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‘Amigo Checking’: Wave of Muggings Targets Immigrant Workers

El Mensajero, News Report, Erika Cebreros, Translated by Elena Shore Posted: Mar 22, 2007

Traducción al español

OAKLAND – It was a day like any other. Juan García, 29, was walking with his cousin when they were intercepted by a young man on a bicycle. The man stabbed Juan so he could rob him.

Juan’s cousin didn’t know how to react. He was paralyzed with fear and was late calling an ambulance. When they arrived to help him, Juan had already bled out. His funeral took place Feb. 25 in the Fruitvale neighborhood of Oakland, Calif. Juan, a native of Guatemala, had only been in the United States for one year.

Emilia Otero, founder and director of a day laborer center in Oakland, says the attack on Juan, or “Juanito” as she called him, is not an isolated incident or a new phenomemon. “Almost two or three times a week [the workers] come to me with reports that they were beaten or had their wallets or identification stolen,” she says.

Otero, an immigrant from Tijuana, Mexico, explains that about two years ago there was “a wave of muggings, robbery, assaults and killings,” against Guatemalan workers.

According to Otero, Guatemalans make up nearly 78 percent of the workers at the day laborer center, where each week an average of 400 people gather in the hopes that someone will offer them work.

Beyond “Amigo Checking”

The Oakland police released a report on Feb. 13 that described a criminal trend identified in 2006 that is known by its slang term, “amigo checking.” The report found that many immigrants were being attacked—mostly by young African-Americans—because they don’t have bank accounts and carry cash with them.

But beyond the money the workers carry in their pockets, Emilia Otero points to other reasons workers from Guatemala, in particular, have become an easy target for many criminals.

Unlike other laborers, like those from Mexico, who “know the system better,” and know to be more alert about their surroundings, Guatemalans tend to be “more shy and have a smaller physical stature,” she says. Otero identifies language as another important factor. “They don’t speak English or Spanish. I think when they walk in a group and people hear them talking a different language, they are identified.”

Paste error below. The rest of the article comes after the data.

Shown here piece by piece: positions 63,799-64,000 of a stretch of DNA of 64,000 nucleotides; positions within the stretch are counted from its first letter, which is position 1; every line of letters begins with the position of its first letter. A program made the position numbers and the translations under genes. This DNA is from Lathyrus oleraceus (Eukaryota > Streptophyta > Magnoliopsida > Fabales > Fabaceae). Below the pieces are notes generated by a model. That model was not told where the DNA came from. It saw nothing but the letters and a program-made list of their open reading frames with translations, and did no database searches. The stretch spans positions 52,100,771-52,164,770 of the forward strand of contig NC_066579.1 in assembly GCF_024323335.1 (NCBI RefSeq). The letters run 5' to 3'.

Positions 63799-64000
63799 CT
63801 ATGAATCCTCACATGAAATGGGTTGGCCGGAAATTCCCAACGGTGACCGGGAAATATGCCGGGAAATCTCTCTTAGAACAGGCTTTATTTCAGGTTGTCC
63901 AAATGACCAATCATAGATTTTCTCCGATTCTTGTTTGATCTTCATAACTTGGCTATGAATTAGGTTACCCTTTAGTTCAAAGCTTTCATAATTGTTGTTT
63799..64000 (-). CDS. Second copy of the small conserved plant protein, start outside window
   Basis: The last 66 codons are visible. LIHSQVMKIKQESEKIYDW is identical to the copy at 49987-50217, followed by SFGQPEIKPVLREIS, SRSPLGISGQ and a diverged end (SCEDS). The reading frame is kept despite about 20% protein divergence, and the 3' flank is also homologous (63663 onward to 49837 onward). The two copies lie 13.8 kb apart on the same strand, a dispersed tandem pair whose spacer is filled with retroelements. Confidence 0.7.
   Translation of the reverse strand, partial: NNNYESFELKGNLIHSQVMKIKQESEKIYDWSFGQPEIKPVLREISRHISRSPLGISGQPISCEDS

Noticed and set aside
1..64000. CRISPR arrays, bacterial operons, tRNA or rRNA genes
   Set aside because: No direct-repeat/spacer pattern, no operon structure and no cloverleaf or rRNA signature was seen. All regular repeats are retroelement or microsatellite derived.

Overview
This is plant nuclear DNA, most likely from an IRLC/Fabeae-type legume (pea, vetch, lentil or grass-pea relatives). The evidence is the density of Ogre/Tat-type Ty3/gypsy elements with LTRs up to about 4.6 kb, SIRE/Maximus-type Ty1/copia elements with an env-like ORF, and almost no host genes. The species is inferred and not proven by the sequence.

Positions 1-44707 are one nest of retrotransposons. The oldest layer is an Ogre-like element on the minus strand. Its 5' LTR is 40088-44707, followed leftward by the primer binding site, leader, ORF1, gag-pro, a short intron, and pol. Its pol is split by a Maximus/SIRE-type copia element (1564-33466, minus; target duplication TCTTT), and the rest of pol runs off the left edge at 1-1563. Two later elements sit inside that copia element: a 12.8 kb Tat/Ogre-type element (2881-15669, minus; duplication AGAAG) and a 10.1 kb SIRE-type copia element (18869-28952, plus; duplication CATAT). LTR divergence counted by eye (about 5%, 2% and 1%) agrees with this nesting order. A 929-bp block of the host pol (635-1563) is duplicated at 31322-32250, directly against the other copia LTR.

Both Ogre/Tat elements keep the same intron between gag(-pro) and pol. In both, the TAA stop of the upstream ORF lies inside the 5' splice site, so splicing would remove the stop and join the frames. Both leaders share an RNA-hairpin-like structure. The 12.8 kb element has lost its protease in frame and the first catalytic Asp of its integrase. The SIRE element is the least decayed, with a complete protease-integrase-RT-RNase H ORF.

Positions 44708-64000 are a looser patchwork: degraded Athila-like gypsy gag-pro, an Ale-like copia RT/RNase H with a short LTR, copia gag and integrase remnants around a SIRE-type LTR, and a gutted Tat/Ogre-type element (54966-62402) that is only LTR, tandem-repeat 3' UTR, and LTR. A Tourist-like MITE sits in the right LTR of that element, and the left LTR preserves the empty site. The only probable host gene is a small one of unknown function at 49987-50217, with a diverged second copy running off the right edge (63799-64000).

Michel Poirier, spokesperson for the Oakland police, said in a telephone interview that the day laborers are not being attacked simply because they are Hispanic workers or because they pertain to a certain group, but because they have the characteristics of any other victim in “the mind of the criminals.”

As in the case of an old woman walking down the street, the official said that it is more likely for workers to be attacked when they are walking alone and on deserted roads. Poirier added that criminals suspect that often this type of victim doesn’t have anyone looking out for them.

Who is Attacking Them?

According to Otero, some African-Americans have attacked the workers, but they aren’t the only ones. She asserts that according to reports by her organization, three groups are believed to be comitting the crimes against immigrant workers.

“One is African-Americans, another is African-Americans and Latinos, and another group is only Latinos, and when I say Latinos, I mean gang members,” she adds. When asked which group is dominant, Otero says that “the three (groups) are the same.” The alleged killer of Juan García was Latino, according to Otero.

The program director says that previously the workers “didn’t dare to report the muggings and beatings.” However, since June of 2006, when the violence against the workers increased, some of them lost their fear and began to come forward about their cases.

She says that when the crime was not reported, the police couldn’t do much about it. A considerable number of workers are afraid to report the abuses committed against them, or that they have witnessed, since the majority lack legal immigration status in the country and are afraid of being arrested by immigration authorities.

“It’s not so much the fear of reporting it or of the police, it’s the fear of being deported. That is everyone’s fear,” she stresses.

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